I only ran out of duty time about five to eight times per year and had to stay in a hotel. Your experience may vary greatly form company to company and base to base.

Good luck with your choice!

dewitt549 11-06-2018 10:20 AM

I would like to find a way into this business, any place hiring low time first officer?

59lracc 11-06-2018 10:54 AM

Thanks for all the feedback!

59lracc 11-06-2018 11:01 AM

Quote:

Originally Posted by dewitt549 (Post 2703935)
I would like to find a way into this business, any place hiring low time first officer?

Hopefully someone with more experience weighs in on this, but from my research, air Ambulance companies are looking for about 2000 total and 1000 PIC. This seems a bit high for what they offer in pay so maybe they will go down as the pilots shortage continues. Another consideration that I have heard of the industry is that it is not a very good stepping stone if the airlines are your ultimate goal because you donít fly much.

imthecaptainnow 11-06-2018 03:05 PM

If you like flying the backside of the clock, single pilot for low pay then it's for you. I did air ambulance for quite a few years and I'm young but getting called out at 1-3am to fly someone back and do it all again the next day can really burn a guy out quick. Yes, I did have my share of day flying and it was always good to help someone in need but I couldn't make air ambulance my last job.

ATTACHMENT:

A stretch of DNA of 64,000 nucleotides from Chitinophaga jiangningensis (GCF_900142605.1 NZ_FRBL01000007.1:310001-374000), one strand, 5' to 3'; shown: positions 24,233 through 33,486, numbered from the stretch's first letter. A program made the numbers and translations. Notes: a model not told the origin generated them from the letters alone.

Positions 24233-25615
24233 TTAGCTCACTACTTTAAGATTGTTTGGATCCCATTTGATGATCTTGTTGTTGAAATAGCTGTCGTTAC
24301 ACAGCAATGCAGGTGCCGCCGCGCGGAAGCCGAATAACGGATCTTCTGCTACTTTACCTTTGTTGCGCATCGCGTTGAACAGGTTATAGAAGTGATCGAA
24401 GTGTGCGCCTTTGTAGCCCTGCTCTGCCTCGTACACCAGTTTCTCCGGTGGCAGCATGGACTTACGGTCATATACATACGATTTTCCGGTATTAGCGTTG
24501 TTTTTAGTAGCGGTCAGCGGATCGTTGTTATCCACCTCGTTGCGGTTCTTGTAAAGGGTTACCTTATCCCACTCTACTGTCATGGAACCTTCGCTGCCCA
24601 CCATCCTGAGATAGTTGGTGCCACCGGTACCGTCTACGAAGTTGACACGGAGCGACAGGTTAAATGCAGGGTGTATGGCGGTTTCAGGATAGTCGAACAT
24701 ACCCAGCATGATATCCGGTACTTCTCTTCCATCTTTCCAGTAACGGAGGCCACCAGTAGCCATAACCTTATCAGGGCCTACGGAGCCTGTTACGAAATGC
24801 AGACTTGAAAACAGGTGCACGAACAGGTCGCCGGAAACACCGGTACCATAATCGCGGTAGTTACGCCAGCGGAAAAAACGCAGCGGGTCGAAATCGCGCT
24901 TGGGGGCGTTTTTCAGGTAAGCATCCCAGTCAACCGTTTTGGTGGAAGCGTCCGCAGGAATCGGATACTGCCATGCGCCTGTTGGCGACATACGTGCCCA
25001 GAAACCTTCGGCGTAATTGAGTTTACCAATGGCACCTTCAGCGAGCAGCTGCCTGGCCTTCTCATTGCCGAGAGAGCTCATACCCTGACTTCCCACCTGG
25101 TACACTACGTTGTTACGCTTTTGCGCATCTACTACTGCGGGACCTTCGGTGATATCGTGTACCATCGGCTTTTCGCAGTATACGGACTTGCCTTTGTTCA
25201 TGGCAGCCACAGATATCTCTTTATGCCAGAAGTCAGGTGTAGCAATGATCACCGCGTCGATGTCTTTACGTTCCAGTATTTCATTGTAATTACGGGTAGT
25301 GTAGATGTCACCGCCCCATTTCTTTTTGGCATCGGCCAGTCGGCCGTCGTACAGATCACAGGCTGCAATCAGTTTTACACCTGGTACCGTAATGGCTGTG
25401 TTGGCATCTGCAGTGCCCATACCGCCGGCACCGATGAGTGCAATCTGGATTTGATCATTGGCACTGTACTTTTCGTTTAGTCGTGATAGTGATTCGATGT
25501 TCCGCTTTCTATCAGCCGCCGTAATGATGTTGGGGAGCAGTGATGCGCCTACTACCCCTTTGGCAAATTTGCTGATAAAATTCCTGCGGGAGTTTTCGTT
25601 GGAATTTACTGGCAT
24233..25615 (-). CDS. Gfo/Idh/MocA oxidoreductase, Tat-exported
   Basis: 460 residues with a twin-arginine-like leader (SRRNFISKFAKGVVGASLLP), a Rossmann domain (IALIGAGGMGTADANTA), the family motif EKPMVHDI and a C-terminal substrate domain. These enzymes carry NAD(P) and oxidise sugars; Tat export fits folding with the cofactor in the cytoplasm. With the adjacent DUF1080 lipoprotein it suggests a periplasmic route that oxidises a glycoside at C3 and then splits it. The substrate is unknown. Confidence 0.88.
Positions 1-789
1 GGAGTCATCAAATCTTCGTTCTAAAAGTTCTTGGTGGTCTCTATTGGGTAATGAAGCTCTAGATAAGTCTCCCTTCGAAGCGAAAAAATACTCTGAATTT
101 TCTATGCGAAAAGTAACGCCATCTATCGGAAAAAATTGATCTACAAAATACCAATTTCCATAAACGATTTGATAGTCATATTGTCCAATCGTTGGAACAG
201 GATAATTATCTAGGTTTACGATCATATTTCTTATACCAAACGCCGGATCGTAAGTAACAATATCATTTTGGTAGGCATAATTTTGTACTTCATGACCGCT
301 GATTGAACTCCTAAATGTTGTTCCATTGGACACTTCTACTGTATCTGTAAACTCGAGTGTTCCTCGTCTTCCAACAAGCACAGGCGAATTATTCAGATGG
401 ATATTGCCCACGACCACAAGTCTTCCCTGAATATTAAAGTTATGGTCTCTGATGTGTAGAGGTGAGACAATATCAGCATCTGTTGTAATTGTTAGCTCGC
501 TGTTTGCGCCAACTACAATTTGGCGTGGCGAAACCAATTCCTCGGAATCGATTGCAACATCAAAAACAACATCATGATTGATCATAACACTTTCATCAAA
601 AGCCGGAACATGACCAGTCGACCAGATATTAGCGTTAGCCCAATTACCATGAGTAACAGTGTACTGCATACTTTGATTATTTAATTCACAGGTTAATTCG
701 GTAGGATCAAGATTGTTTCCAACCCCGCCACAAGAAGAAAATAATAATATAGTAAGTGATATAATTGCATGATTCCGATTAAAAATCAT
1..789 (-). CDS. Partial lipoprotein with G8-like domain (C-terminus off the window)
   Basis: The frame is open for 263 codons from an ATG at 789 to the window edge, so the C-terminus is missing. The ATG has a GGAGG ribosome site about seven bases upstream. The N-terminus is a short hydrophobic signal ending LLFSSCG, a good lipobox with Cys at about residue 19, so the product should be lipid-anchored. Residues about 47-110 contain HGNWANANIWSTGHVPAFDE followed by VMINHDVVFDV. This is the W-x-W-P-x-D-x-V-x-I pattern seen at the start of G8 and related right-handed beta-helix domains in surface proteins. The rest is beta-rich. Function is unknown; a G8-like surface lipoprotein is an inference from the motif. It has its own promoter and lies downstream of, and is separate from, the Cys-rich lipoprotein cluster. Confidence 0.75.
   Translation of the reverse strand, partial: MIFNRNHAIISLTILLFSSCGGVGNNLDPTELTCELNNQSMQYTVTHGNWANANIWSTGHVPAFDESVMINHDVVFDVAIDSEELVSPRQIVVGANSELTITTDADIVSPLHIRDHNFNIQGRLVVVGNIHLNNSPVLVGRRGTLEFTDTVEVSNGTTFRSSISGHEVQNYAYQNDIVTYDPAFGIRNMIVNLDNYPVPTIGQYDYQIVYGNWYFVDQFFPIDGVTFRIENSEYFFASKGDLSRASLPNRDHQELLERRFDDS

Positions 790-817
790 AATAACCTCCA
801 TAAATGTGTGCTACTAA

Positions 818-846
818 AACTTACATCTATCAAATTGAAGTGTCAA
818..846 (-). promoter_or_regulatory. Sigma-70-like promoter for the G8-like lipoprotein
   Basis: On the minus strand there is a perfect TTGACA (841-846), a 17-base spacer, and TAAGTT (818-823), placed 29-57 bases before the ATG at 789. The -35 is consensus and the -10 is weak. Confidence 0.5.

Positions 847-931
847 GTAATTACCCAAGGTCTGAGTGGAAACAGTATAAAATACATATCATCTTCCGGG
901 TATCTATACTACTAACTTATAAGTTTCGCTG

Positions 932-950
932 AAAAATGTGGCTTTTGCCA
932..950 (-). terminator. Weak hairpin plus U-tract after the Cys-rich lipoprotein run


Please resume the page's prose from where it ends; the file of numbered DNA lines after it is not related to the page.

Boris Badenov 11-06-2018 03:37 PM

Hugely dependent on what employer and what program. I flew for AMC on a hospital contract and it was a fantastic retirement job. Iíd still be there if the pay were adequate for a primary career. Community programs are less good. Smaller operators are also generally less desirable.

filejw 11-06-2018 08:12 PM

Quote:

Originally Posted by 59lracc (Post 2702978)
With the major airlines hiring so many qualified pilots, are conditions improving in second tier jobs like Air Ambulance Pilots? I will retiring with a military pension soon and so I can afford to put quality of life ahead of pay. I have the resume for a major, but I donít see wanting to work the airlines long enough to see the big paycheck so spending 5-10 years at the bottom of a seniority list isnít appealing.

The aspects of air Ambulance that appeal to me are:
1. Can live in a small town in a nice area without commuting.
2. Wonít spend much time away from home in hotels.
3. In some cases, can be on standby from home.
4. Fly a lot less than airlines, (I donít need to build hours).

Can anyone with first hand knowledge confirm that my expectations are realistic?

Thank you!

How about trying airline flying ( top six ) if you can get on , first . You can always get an air ambulance position later if airline flying isnít for you .


All times are GMT -8. The time now is 10:18 AM.


User Alert System provided by Advanced User Tagging v3.3.0 (Lite) - vBulletin Mods & Addons Copyright © 2019 DragonByte Technologies Ltd.
Website Copyright ©2000 - 2017 MH Sub I, LLC dba Internet Brands